2017 revenue: $22.87 billion
2016 revenue: $21.22 billion
Headquarters: Indianapolis, Indiana
The first year new CEO David Ricks ran the show, Eli Lilly posted nearly 8% revenue growth to $22.87 billion, beating the high end of its own guidance of $22.7 billion set in the third-quarter report.
A big chunk of that 2017 growth came from GLP-1 diabetes med Trulicity, the full-year sales of which hit $2.03 billion and represent a 119% jump year over year. The Boehringer Ingelheim-partnered SGLT2 inhibitor Jardiance, another diabetes-fighter, more than doubled its sales for Lilly to $447.5 million. These totals are short of analyst forecasts, but still a big jump in a crowded, newer class of drugs.
And Lilly pulled this off in an increasingly tough diabetes field. Lilly’s diabetes franchise is in a closely watched market-share battle with Novo Nordisk and its dominant GLP-1 Victoza and newcomer Ozempic (semaglutide). It's also contending with other SGLT2s, and struggling like its fellow diabetes specialists in the pricing-pressured insulin market.
Back in late 2016, Jardiance became the first diabetes med to get an FDA approval for cutting the risk of cardiovascular death. Then last August, Novo’s daily therapy Victoza followed with its own CV benefit nod in three categories: heart attack, stroke and cardiovascular death. The competition got even more complicated last December, when Novo’s once-weekly med Ozempic was greenlighted by the FDA. The drug bears head-to-head advantage over Trulicity at delivering better reductions in blood sugar and double the weight loss.
Lilly didn’t seem to be deterred, though. The company is “extremely well prepared for semaglutide’s launch,” diabetes head Enrique Conterno told investors on Lilly’s fourth-quarter conference call.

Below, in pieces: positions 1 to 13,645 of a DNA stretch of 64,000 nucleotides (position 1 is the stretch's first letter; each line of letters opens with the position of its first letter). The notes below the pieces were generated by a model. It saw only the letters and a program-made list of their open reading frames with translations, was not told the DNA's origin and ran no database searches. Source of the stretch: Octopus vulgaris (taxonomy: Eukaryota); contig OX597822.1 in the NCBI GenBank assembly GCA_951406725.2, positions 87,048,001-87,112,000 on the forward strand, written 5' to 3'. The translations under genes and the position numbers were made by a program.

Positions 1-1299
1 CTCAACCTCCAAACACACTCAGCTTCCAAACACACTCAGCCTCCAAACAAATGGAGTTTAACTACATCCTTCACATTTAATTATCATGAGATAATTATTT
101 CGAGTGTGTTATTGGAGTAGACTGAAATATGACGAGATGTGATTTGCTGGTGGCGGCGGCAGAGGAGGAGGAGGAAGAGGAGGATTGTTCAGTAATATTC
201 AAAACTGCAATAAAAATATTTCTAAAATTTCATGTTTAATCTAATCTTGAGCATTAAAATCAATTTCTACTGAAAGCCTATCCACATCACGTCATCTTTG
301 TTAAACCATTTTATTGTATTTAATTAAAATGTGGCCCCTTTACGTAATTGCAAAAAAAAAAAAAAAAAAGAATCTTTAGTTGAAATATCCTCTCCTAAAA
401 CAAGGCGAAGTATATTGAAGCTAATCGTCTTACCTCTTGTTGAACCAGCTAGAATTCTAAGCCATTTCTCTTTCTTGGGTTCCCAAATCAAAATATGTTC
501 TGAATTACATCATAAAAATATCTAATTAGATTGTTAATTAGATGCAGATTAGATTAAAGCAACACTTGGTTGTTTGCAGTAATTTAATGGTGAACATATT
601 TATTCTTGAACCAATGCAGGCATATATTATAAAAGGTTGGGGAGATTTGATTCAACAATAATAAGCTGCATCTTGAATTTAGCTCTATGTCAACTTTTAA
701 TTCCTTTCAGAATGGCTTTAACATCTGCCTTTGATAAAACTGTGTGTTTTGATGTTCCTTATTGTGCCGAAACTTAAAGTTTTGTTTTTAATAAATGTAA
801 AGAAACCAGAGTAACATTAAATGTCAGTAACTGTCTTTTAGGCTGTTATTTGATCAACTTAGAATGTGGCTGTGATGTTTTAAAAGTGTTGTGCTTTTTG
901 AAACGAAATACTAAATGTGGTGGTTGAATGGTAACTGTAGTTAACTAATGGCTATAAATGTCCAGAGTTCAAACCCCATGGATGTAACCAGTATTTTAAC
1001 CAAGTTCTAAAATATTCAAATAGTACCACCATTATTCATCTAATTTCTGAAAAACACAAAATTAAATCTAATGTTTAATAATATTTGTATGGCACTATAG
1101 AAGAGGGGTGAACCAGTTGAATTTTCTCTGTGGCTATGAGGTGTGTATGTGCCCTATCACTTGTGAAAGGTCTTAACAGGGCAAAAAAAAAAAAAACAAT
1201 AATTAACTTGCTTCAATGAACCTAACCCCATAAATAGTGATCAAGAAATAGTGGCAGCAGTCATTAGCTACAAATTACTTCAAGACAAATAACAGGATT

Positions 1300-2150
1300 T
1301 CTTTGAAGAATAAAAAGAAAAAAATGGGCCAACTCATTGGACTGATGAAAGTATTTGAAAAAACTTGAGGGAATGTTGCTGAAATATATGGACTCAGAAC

Rapid-acting insulin Humalog, Lilly’s top-selling drug, delivered $2.87 billion to the top line, a 3% increase. However, 2018 might be a different story, as Sanofi’s copycat Admelog picked up both U.S. and European approvals last year and has just been made available, and Novo's ultra-fast-acting product, Fiasp, recently rolled onto the market.
Outside of diabetes, Lilly pushed its new immunology drug, Taltz, approved in 2016 to treat psoriasis. For its first full year on the market, the IL-17 inhibitor brought in nearly $600 million worldwide, despite some tough competition. One rival, Pfizer’s Xeljanz, gained a nod in psoriatic arthritis, and Cosentyx, Novartis’ first-in-class rival—an impressive launch in its own right—not only boasts the psoriatic arthritis indication, but a nod in ankylosing spondylitis, too. Not to be outdone for long, the Indianapolis drugmaker won its own approval for active psoriatic arthritis and rolled out positive phase 3 data for an ankylosing spondylitis submission to the FDA.
But Lilly faced some serious challenges in 2017, too. The erectile dysfunction drug Cialis is taking a hit, and as Pfizer’s Viagra lost exclusivity in early December, Cialis’ sales plummeted by 12% in the fourth quarter to $597.4 million. Cialis’ own exclusivity, already extended in a generic settlement, will also fall this September.
And despite the revenue gains, Lilly announced several cutbacks in 2017. The company put 3,500 jobs on the chopping block, shuttered R&D centers in New Jersey and Shanghai and offloaded six (or two-thirds) of its midphase oncology assets.
Going ahead, Lilly plans to steer clear of the “pile-on effect” in some hot markets, potentially looking to kill off more R&D programs. Expecting a cash influx as a result of tax reform, Lilly is also looking for deal opportunities, aiming to bolster its presence in oncology, immunology and diabetes via in-licensing or outright acquisitions.